‘Broker,’ a Lighthearted Film About Child Traffickers, Baffles Cannes

Broker is always going to be a tough sell after the heights of Hirokazu Kore-eda’s Palme d’Or-winning Shoplifters, because this much looser, less hard-hitting film explicitly retreads some of that film’s territory in a minor mode. So, where Shoplifters dealt with a recomposed family of criminals who commit petty crimes to get by, the South…

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Broker is always going to be a tough sell after the heights of Hirokazu Kore-eda’s Palme d’Or-winning Shoplifters, because this much looser, less hard-hitting film explicitly retreads some of that film’s territory in a minor mode. So, where Shoplifters dealt with a recomposed family of criminals who commit petty crimes to get by, the South Korean Broker centers on a group of individuals committing a crime (child-trafficking) who, in the course of that crime, develop a familial connection of sorts. Shoplifters’ strength was that its lovely façade hid a world of pain; its characters were driven to the brink by their misery, and family bonds could finally not bridge the distance between them. Broker sort of flips this narrative by bringing devastated people together and suggesting that their rudimentary kinship can be a salve for their sorrow. In this sense, Broker occasionally tips into a sentimental vein, which can detract from its substantial qualities.

The beginning of Broker sees a desperate young woman, So-young (Lee Ji-eun, a South Korean pop star better known as IU), abandoning her baby at a local church that has a deposit box for unwanted babies. In this, she is observed by two police officers, who are investigating a scam run from within the organization by two men. The men in question, Sang-hyun and Dong-soo (played by Bong Joon-ho veteran Song Kang-ho and the touching Gang Dong-won) are fraudsters, who steal one out of a certain number of babies left in the hatch and sell it on for a profit, having worked out that most mothers leaving infants there never return to claim their child back. Unfortunately for them, So-young is not like other people (among other things, she is wanted for murder), and after becoming wise to their scheme and realizing there’s a buck to be made, she asks to tag along on their road trip of sorts to sell the baby off to prospective buyers. They are joined along the way by a stowaway boy from an orphanage, whose cute presence (Kore-eda’s one big weakness as a filmmaker is his fondness for an adorable child) gives this ragtag group a slightly-too-quirky vibe. Followed by the two female detectives, the group set off.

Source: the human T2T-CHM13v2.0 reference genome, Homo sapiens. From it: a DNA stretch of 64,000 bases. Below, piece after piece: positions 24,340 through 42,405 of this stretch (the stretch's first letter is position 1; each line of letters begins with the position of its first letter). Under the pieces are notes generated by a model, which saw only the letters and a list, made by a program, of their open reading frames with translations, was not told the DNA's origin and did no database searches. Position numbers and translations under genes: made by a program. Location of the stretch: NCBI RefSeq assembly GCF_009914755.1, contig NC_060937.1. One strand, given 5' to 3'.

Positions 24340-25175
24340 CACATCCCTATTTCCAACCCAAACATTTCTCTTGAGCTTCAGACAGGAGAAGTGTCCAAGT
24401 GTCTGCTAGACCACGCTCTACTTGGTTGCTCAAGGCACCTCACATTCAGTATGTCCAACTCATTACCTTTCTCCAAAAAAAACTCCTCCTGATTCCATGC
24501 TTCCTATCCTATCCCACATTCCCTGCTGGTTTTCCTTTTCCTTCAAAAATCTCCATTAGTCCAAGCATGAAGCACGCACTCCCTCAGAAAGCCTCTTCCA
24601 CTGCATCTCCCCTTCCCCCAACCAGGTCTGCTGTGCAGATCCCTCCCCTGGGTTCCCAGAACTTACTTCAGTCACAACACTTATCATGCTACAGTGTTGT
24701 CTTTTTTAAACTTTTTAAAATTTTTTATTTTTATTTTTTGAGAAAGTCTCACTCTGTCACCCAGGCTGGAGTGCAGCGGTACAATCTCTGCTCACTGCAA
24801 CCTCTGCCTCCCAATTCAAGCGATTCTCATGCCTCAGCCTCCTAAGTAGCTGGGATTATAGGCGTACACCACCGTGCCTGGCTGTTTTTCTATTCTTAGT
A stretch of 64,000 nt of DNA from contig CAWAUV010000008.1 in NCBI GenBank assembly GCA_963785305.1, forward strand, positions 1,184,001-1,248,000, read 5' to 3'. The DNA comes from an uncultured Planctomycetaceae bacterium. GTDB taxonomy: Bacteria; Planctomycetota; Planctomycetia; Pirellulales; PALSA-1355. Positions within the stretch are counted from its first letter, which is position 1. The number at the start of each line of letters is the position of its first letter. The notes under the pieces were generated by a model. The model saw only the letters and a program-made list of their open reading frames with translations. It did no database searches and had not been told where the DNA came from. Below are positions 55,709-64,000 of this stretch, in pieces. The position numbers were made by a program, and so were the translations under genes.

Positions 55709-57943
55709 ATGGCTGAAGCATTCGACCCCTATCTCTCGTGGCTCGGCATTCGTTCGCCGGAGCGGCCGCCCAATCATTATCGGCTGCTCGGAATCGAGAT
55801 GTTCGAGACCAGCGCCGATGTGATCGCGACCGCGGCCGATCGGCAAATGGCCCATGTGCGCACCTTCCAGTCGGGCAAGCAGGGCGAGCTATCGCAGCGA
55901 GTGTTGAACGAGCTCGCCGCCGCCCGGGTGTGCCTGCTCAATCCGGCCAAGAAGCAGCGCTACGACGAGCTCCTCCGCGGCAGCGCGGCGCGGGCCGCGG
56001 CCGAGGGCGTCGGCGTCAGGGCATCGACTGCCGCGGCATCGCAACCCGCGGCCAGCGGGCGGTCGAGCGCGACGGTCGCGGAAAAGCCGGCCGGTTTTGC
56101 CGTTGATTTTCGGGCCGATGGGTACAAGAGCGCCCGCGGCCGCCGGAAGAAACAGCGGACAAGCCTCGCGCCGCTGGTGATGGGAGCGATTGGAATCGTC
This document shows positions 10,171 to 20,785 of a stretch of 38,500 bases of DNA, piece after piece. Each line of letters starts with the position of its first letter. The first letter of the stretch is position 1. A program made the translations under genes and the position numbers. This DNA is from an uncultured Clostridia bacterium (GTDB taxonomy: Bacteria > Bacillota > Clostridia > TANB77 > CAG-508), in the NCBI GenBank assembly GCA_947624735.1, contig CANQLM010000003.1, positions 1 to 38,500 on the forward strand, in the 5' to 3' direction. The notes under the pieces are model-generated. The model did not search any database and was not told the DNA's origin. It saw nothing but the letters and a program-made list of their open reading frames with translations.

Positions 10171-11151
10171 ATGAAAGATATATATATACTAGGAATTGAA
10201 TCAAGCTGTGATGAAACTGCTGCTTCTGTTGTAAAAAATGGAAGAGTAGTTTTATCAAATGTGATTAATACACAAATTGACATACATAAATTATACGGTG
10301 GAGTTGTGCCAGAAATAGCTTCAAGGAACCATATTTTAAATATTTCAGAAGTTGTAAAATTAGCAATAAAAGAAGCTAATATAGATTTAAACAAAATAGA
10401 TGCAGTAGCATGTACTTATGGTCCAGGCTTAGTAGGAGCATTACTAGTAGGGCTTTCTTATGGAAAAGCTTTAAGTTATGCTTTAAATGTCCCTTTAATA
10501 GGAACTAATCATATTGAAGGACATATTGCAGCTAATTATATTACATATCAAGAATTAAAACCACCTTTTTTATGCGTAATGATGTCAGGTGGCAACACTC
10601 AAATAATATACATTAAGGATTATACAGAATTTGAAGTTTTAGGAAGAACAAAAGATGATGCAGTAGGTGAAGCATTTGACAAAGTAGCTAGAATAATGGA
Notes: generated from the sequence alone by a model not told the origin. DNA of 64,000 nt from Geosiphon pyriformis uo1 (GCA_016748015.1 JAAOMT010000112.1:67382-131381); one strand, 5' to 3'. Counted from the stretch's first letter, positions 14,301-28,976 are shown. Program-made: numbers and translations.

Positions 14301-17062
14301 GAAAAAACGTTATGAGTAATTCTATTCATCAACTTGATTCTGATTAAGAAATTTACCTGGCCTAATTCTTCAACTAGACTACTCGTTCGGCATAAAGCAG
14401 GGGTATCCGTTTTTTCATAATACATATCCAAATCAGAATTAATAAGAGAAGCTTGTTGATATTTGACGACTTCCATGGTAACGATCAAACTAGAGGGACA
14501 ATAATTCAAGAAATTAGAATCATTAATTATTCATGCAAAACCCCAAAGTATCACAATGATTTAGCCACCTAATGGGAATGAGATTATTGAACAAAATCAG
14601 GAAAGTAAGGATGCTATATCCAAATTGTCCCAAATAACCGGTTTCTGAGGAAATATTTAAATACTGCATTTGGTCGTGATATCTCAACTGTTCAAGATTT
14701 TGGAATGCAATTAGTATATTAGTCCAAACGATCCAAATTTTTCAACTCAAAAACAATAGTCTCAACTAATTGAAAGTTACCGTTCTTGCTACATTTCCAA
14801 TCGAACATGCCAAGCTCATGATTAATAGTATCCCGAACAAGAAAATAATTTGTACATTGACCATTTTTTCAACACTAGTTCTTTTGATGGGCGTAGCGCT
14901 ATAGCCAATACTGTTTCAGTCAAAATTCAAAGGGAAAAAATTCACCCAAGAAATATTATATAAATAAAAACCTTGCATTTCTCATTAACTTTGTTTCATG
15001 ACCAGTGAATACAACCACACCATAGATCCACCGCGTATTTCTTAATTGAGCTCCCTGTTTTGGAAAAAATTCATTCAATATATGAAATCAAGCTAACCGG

This setup is absolutely juicy with possibilities, and Kore-eda exploits all of these well. In particular, his limber attitude toward family is in evidence throughout, in scenes where both Sang-hyun and Dong-soo pretend to be the baby’s father to various officials they meet along the way. A potential romance also appears to be brewing between Dong-soo and So-young. Kore-eda manages to evince comedy, and a humanity that seems to spring from nowhere, out of this desperate premise—as when the cops try to ambush the gang by hooking them up with actors pretending to be a couple hoping to buy the baby: Dong-soo manages to foil them by asking for details of their fertility treatment. The cops’ rehearsals with their hopeless actors are beautifully played out.

The tricky balance in Broker, which Kore-eda does not always keep a handle on, is in weighting the gentle humanity of this story (the growing fondness between these characters, and for the little baby in their guardianship, is very intricately sketched) and the possible slide into sentimentalism or cloying quirk. One scene in which the gang go through a car wash, and the cheeky boy opens a window, drenching everybody, seems to exist for no other reason than to provide heartwarming feel-good factor. The film’s score, also, consisting of maudlin piano and soft arpeggios of Spanish guitar, also becomes obvious and syrupy at times; a viewer can only take so much warmth. In Shoplifters, the film’s acidity balanced out these more honeyed dimensions; Broker has very little lemon with which to temper its sweetness. This is surprising, because the film deals with child trafficking, sex work, murder, abandonment; and yet the anguish, pain, misery occasioned by these things don’t really hit home. That means that Broker is too undifferentiated; that its tone sometimes overpowers its purpose. A bittersweet finale, after a false ending that seemed to bring tragedy to Broker, feels as though Kore-eda was frightened of hurting us too much.

Kore-eda is an exceptional writer, and he accordingly marshals his team of misfits well; there can be something heart-stopping about a moment when two characters slow down and finally see each other beyond their first impressions, as when So-young and Dong-soo talk to each other properly in a Ferris wheel, revealing something of their soul to one another after so much frantic activity; and Kore-eda also imbues this road movie film with a romantic verve, which pushes it along very nicely. It’s only a shame that he hasn’t trusted himself to twist the knife when the moment came, instead lightly brushing us with its blade.

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